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From here, go to work in advanced manufacturing

If you look at the fronts of McDonalds or Starbucks or even the student centers on Tidewater Community College’s campuses, you’ll see Alpolic®, a composite material that adds color and dimension and, of course, coverage to each building.

TCC graduate Dylan Starowicz is at work on the lamination line for Alpolic®, manufactured by Mitsubishi Chemical Composites America in Chesapeake.

At 19 years old, he is earning a competitive full-time salary with benefits. Starowicz earned his Career Studies Certificate in Mechatronics at the same time as his diploma from Great Bridge High.

“It’s a good idea to give people different avenues to go down, not just traditional college,” Starowicz said. “It’s important to get students to think about technical careers and branch out to try different things.”

Chesapeake Public School (CPS) dual-enrolled mechatronics students started taking classes in their home high schools as sophomores and spent part of their junior and senior years on TCC’s Chesapeake Campus training in state-of-the-art labs.

“The old manufacturing jobs don’t exist anymore. Now it’s all computer-controlled, and we are looking for people who can use their minds, not their backs,” said Bill Yannetti, president and CEO of Mitsubishi Chemical. “Students who’ve gone through the TCC program bring a definite skill set, and they have value in our company right away.”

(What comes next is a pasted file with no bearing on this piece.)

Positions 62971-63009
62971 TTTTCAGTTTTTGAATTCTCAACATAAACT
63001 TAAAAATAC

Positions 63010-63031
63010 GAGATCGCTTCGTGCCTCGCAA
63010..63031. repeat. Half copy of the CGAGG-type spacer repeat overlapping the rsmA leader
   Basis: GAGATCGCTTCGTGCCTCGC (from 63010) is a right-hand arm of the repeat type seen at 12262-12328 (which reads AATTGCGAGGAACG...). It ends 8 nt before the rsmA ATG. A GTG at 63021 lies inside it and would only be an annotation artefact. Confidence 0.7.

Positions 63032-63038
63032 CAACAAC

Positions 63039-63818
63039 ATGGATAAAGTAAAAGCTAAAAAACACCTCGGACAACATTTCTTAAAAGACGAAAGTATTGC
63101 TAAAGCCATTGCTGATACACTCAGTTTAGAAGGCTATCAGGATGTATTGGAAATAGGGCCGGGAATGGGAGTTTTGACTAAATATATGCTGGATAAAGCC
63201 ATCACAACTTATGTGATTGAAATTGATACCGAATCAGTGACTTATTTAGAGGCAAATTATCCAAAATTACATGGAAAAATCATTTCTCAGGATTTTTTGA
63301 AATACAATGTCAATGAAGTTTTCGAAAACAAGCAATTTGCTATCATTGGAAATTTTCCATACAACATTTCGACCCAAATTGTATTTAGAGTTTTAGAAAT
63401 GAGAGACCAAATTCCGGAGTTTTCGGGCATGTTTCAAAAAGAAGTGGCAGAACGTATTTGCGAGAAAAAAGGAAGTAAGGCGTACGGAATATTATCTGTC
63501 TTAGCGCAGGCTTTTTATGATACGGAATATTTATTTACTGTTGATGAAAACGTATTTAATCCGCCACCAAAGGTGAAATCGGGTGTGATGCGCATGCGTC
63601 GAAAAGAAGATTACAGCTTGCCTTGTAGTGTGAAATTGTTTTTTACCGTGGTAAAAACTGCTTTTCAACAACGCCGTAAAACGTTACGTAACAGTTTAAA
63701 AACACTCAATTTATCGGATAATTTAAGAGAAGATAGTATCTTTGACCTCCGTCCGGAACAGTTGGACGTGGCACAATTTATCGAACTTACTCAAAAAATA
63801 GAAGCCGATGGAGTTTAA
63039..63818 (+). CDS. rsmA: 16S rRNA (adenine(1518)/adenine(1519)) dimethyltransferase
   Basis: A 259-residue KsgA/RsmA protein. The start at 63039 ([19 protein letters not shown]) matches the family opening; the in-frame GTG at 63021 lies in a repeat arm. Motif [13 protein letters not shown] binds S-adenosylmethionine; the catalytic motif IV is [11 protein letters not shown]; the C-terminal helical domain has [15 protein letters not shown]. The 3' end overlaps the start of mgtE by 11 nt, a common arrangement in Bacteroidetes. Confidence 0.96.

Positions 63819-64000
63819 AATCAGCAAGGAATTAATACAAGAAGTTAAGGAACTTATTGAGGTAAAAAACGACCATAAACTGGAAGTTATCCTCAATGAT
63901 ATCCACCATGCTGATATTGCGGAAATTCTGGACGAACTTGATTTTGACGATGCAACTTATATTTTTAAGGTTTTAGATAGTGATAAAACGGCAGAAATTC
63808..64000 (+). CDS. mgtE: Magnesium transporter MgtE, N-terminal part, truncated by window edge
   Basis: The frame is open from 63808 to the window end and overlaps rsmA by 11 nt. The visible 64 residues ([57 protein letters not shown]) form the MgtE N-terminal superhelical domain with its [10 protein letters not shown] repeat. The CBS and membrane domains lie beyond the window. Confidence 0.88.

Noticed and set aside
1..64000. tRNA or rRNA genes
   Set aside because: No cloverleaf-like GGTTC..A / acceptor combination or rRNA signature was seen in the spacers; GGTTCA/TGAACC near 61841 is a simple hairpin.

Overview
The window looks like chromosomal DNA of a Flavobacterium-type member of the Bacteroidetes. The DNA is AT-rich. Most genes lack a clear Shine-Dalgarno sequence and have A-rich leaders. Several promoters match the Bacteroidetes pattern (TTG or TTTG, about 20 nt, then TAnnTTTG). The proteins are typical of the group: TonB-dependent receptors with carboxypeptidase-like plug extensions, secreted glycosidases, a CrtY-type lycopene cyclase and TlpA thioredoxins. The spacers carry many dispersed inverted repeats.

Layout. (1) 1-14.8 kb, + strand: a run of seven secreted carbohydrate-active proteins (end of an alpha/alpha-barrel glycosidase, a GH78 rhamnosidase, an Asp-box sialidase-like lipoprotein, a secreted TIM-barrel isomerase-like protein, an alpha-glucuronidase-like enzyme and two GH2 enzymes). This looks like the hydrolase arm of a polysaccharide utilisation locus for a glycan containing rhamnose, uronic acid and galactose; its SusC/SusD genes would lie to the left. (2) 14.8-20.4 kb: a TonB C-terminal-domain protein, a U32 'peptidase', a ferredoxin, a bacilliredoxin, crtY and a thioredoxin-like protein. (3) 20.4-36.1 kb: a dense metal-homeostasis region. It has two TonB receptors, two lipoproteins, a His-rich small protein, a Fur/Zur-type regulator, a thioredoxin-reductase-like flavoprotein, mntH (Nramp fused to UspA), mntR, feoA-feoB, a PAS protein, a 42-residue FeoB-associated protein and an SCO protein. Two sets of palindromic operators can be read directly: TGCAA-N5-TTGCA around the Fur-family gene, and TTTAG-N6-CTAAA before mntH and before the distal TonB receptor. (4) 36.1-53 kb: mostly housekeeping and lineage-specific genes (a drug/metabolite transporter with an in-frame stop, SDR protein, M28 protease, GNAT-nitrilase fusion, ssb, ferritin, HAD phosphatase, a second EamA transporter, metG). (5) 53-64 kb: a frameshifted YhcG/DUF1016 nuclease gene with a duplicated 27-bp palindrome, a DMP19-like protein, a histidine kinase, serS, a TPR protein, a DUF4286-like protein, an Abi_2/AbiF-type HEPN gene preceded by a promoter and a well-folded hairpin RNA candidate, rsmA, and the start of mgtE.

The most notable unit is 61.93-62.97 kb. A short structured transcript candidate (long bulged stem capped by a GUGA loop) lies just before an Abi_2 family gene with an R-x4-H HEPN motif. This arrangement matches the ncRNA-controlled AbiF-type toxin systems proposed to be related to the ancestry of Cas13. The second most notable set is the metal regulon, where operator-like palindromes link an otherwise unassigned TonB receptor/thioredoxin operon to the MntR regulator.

Thanks to partnerships with the City of Chesapeake Department of Economic Development and the advanced manufacturing sector, all of the CPS dual-enrolled students were awarded full scholarships by area firms. Donor companies include Mitsubishi Chemical, Sumitomo Machinery Corporation of America, USUI USA, Yupo Corporation America, GeoQuip Manufacturing Inc., Air Systems, Inc., Manufacturing and Design Technology, Inc., Nitto Inc., and TowneBank.

Mechatronic students also earned industry credentials and can apply all their credits to an Associate of Applied Science in Mechatronics, which they can complete in just one year.

“Dylan is a breath of fresh air,” said Tim Elixson, production manager at Mitsubishi Chemical. “You actually can hear the education speaking for itself. He asks a lot of forward-thinking questions.”

“This is what the program was created for and I wish I had more candidates just like him.”

Starowicz monitors machinery, troubleshoots problems and ensures quality control of products coming off the line.

“There was a little learning curve at the start, but I’ve settled in,” he said. “I’m very fortunate to have this opportunity and see it as a stepping stone for my career.

“I feel like I’ve come full circle. They helped me out and now I’m working for them.”